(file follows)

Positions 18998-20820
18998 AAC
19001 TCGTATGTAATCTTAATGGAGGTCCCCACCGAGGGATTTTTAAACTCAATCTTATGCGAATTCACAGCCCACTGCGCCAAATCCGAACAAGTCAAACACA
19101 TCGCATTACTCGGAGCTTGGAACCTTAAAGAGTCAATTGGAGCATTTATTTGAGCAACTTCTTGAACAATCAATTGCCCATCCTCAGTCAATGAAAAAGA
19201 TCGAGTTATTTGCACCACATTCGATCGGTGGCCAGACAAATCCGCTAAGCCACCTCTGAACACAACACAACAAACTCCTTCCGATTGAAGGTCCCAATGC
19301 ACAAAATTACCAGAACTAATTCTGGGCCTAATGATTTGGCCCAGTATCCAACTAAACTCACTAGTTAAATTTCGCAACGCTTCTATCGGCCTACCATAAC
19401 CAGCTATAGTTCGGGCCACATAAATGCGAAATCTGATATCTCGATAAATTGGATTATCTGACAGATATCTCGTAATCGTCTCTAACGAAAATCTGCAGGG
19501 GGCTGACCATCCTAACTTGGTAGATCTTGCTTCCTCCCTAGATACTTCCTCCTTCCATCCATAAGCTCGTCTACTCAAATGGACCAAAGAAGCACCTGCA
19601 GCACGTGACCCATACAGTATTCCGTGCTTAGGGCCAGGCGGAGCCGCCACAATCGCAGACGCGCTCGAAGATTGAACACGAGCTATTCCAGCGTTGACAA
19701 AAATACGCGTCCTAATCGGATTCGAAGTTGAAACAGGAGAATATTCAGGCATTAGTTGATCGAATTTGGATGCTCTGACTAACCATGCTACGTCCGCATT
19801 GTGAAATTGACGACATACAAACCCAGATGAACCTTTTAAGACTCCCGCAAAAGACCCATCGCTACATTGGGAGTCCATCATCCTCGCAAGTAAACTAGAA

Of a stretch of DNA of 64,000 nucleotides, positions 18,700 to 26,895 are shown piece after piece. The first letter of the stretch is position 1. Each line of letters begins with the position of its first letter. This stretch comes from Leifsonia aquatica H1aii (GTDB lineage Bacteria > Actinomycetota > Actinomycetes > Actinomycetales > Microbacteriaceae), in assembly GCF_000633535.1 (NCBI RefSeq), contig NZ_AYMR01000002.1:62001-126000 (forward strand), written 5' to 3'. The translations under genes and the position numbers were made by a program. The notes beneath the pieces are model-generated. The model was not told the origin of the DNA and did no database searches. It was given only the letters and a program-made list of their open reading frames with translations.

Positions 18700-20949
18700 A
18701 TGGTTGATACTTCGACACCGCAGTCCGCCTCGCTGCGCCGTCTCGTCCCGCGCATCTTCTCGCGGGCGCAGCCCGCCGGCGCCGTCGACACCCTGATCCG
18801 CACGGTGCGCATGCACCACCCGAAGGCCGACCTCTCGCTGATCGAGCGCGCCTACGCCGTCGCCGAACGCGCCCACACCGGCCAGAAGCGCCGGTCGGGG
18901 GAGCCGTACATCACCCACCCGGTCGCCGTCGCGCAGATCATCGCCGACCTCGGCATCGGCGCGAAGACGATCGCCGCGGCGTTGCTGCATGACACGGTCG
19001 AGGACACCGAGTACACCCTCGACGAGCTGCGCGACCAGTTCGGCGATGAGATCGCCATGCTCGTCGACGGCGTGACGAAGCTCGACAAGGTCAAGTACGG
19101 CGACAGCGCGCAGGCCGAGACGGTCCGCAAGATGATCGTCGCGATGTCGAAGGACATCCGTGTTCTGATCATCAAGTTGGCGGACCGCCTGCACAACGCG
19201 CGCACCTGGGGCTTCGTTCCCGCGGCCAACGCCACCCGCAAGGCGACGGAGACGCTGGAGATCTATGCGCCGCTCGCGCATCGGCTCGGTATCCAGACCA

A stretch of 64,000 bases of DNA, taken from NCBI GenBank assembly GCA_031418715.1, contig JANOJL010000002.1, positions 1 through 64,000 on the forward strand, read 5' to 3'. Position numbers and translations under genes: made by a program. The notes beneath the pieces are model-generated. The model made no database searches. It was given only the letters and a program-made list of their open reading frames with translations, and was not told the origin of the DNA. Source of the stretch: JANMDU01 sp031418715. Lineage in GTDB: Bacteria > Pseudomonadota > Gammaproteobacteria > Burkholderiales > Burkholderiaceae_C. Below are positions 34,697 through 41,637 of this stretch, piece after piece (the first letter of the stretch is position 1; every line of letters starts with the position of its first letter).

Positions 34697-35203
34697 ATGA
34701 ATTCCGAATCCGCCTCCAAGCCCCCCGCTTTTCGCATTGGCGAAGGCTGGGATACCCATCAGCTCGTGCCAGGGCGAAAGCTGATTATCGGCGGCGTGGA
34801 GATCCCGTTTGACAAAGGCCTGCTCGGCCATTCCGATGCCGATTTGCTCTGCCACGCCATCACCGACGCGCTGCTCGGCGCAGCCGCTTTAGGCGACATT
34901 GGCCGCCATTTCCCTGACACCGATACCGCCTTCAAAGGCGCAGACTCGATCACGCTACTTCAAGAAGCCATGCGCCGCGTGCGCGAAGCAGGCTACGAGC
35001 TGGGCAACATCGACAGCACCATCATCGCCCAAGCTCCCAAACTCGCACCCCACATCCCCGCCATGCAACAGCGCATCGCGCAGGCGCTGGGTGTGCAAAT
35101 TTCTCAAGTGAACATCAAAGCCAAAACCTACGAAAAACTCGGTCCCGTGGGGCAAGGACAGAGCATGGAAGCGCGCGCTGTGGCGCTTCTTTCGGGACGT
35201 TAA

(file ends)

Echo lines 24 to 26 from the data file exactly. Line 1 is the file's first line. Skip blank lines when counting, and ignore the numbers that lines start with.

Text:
34701 ATTCCGAATCCGCCTCCAAGCCCCCCGCTTTTCGCATTGGCGAAGGCTGGGATACCCATCAGCTCGTGCCAGGGCGAAAGCTGATTATCGGCGGCGTGGA
34801 GATCCCGTTTGACAAAGGCCTGCTCGGCCATTCCGATGCCGATTTGCTCTGCCACGCCATCACCGACGCGCTGCTCGGCGCAGCCGCTTTAGGCGACATT
34901 GGCCGCCATTTCCCTGACACCGATACCGCCTTCAAAGGCGCAGACTCGATCACGCTACTTCAAGAAGCCATGCGCCGCGTGCGCGAAGCAGGCTACGAGC